A Haiti earthquake victim gets a chance to walk again
Nerlin Cajuste was greeted by Dr. Robert McLaughlin at Hanscom Field on Wednesday. (Aram Boghosian for The Boston Globe)
By Brian R. Ballou
Globe Staff / April 2, 2010
Sitting on the patio outside her second-story apartment in Port-au-Prince, Haiti, on the afternoon of Jan. 12, Nerlin Cajuste was about to take a bite of scrambled eggs when the building shook. She grabbed her 7-year-old son, who was standing nearby and hunched over him as they fell to the ground. An excruciating pain emanated from her hip as she yelled for help from beneath a pile of concrete.
Local doctors told her there was little they could do. The ball-shaped ending of her femur, or thigh bone, had separated from the hip socket and was pushed backward, and the hip had sustained a fracture. The doctors shook their heads and gave her pills for the pain.
Hospitals in Haiti are not equipped to deal with such an injury, but a Boston-area doctor who flew to Haiti in February as a part of a medical team organized by Partners in Health knew that doctors here could. He brought the 25-year-old woman, who had been living in a tent since the quake, to the United States, and she is scheduled to undergo hip replacement surgery today at Massachusetts General Hospital.
Administrators at the hospital say Cajuste is their first “formal’’ patient, coming directly from Haiti with severe injuries sustained in the earthquake. The hospital has treated some walk-in patients injured in the quake.
Cajuste, lying in her hospital bed yesterday afternoon, spoke through her brother, Sean St. Fort, who translated for her.
“I’m thankful to be here, and I hope I can continue with my studies to be a nurse after my surgery,’’ she said.
The surgery, estimated by the hospital to cost as much as $70,000, is being provided free of charge to Cajuste, who flew into Hanscom Field on Wednesday on a private plane arranged by CARE Network, an international humanitarian organization.
Robert McLaughlin, an orthopedic surgeon with Coastal Orthopedic Associates in Beverly, said yesterday in a telephone interview that when he first saw Cajuste hobble on crutches into the clinic in Haiti six weeks after the quake, he was moved.
“She had a blank look on her face, like she was totally demoralized and there was no hope,’’ McLaughlin said. “The screaming was behind her at that point.’’
By then, the end of her femur had died and was dissolving, he said.
“If she had received immediate attention after her injury, her hip joint could likely have been repaired, but now, she requires a total hip replacement,’’ McLaughlin said.
McLaughlin stayed in Haiti a week. When he returned to Boston, he got in touch with Mark Vrahas, a surgeon at Massachusetts General Hospital who specializes in pelvic injuries.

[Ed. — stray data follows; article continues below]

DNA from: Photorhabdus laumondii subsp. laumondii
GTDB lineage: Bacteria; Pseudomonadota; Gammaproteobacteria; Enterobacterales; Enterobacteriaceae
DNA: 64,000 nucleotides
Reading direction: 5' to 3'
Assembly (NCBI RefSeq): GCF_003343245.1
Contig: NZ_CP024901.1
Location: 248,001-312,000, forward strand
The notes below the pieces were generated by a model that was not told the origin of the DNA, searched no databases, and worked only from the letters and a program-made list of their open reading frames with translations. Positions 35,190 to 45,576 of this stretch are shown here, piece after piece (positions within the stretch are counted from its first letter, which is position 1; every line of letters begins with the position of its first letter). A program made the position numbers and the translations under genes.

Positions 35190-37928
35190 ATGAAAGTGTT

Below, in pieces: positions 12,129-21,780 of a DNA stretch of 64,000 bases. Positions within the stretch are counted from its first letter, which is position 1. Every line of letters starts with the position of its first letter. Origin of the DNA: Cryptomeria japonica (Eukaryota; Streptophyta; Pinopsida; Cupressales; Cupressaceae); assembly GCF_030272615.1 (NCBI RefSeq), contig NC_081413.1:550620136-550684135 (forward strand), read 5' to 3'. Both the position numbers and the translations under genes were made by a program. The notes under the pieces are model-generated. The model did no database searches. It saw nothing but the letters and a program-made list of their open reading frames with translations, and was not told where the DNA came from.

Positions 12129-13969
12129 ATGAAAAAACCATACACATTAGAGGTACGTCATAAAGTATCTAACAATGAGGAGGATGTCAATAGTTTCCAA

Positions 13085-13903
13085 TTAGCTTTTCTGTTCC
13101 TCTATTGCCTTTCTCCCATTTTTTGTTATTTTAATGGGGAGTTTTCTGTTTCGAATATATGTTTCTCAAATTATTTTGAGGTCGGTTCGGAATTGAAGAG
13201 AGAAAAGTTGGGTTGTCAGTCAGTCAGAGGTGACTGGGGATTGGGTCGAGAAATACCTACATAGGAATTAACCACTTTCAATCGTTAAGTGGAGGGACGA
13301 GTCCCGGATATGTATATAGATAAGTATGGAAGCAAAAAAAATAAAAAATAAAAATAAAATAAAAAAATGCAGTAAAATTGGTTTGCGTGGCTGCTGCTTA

Vrahas offered to provide his services for free, and soon the hospital was on board as well. In the meantime, McLaughlin worked to obtain a visa for Cajuste, which was granted on humanitarian grounds.
Vrahas declined to comment for this story, but McLaughlin said, “He accepted her case without a second thought and helped to convince the hospital to accept her for free care.’’
Andrew Marx, a spokesman for Partners in Health, which provides medical care and social services to impoverished countries, said the organization has brought 20 Haitian earthquake victims to this country for medical treatment and helped bring over more than 10 other patients.
St. Fort, who lives in Miami, flew to Boston with his sister to provide support and has been staying at a hotel.
“I’m grateful that she was brought here, to get the operation she needs,’’ he said. “If nothing was done, I don’t think she would have much of a life.’’
Impoverished Haiti is not very handicapped accessible.
“If you have any sort of disability in that country, you might as well get pushed off a cliff because there are no resources for you,’’ McLaughlin said.
Cajuste faces a long road to recovery. She will probably undergo weeks of physical therapy to learn to walk with her new hip joint. But the somber look on her face has been replaced with a bright smile.
“I’d like to continue my studies to become a nurse, so I can help people in my country,’’ she said.’’ Being in this condition, it makes me understand.’’
McLaughlin was happy to have had the chance to help.
“Rarely can you make a real difference in someone’s life,’’ he said. “People were telling me that it could never happen, that it would be too hard to coordinate, but I have this bulldog mentality, and those comments made me want to work harder. For Nerlin, she had no other opportunity. This surgery will change her life dramatically, because without it, she would suffer a lifetime of pain.’’
© Copyright 2010 Globe Newspaper Company.